Meditation in the Mountains
“Mountains are not Stadiums where I satisfy my ambition to achieve, they are the cathedrals where I practice my religion.”
― Anatoli Boukreev
I became an Elementary Principal nine months ago. Since then, I have had some of the most transformational experiences of my career. I have always been ambitious, an achiever who wants to do the right things, in the right way, at the right time. My job is stressful. It’s a higher level of stress than I’ve ever experienced. This causes my brain to be in overdrive on a continual basis. If I am awake, I am thinking, strategizing, questioning and making decisions. A hiatus from my work is virtually impossible. I would estimate that I have worked an average of 55-70 hours per week since August. That’s not surprising. That’s just what it takes to do my job well.
My work came to a screeching halt this week. My family and I went on spring break. We are in the Smoky Mountains. I made some rules for myself: no school work, no professional reading, no phone calls about school, no texting about work and no decisions about work. The hardest thing of all: NO THINKING about school. I basically prescribed myself an entire week to turn off my brain from all things related to my job. Blogging is the only exception to this rule since we are spending our evenings in front of the fireplace and writing helps me to digest and clear my mind.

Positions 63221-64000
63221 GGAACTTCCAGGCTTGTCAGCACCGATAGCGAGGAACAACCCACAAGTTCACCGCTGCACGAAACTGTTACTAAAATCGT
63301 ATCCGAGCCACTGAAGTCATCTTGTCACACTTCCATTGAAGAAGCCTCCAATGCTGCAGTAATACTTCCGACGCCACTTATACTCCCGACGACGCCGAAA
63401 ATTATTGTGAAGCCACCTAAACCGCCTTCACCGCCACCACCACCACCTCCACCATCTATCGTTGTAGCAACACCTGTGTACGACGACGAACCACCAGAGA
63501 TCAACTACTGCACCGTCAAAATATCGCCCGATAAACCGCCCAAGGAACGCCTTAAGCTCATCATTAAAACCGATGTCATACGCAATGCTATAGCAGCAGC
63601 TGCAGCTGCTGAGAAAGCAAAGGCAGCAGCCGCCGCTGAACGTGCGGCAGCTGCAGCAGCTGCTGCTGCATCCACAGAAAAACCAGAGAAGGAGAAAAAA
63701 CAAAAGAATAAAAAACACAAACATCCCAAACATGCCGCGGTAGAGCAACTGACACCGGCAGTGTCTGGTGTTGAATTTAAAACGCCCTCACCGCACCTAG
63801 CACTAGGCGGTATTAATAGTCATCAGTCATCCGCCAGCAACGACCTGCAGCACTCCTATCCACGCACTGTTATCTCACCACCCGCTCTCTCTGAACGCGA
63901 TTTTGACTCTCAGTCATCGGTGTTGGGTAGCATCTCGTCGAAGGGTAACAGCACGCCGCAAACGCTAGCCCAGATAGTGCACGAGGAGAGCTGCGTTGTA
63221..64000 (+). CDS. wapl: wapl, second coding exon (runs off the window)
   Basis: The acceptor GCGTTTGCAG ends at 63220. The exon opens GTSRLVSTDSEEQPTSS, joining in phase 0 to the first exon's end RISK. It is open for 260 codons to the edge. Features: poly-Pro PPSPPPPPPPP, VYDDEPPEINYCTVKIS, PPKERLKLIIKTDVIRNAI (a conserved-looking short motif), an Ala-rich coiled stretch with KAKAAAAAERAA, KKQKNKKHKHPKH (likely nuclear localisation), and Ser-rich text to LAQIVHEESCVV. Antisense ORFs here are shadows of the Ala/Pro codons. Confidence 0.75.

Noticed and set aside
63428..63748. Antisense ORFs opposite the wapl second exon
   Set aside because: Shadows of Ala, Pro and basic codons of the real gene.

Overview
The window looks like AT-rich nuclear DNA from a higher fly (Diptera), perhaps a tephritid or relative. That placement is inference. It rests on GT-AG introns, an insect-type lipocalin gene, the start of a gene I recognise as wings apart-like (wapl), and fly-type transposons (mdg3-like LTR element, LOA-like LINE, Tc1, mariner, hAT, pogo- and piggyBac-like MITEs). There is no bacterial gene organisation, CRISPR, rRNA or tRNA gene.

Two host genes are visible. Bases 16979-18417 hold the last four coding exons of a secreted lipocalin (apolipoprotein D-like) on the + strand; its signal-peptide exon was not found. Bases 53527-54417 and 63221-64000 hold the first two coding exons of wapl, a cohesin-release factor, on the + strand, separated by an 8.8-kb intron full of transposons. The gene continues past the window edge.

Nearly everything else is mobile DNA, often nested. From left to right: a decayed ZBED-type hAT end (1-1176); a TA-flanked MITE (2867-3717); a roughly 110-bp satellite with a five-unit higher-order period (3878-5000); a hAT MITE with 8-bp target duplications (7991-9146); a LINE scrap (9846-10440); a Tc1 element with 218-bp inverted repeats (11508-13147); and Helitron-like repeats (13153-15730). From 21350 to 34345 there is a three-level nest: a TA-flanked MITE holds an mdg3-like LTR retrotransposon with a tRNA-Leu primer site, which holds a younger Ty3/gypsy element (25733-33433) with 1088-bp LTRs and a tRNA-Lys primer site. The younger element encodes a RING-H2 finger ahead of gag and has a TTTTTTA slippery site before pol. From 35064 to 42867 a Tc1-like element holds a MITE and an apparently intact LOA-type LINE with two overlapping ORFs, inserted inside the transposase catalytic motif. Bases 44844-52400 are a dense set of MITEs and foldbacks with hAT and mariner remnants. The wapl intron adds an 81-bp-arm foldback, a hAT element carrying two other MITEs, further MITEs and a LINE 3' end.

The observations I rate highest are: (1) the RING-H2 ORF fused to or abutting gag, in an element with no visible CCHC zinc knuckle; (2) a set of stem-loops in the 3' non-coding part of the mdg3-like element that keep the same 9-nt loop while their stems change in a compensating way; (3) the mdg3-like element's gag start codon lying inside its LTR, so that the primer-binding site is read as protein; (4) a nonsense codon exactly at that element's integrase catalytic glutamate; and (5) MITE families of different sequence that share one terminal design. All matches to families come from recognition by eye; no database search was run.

I have found, however, that time along a mountain stream may be the only experience needed for the kind of peaceful meditation that will prepare me for the remainder of the school year…
A snowy path clears one’s mind…
“The mind can go in a thousand directions, but on this beautiful path, I walk in peace. With each step, the wind blows. With each step, a flower blooms.”
― Thich Nhat Hanh
I am nearly ready to return to work. What can I take from my week away? I promise to make a break from my work more often. It will make me a better principal, a better wife, a better mom and a better friend. Where do you find your peace away from work?
“Work is not always required. There is such a thing as sacred idleness.”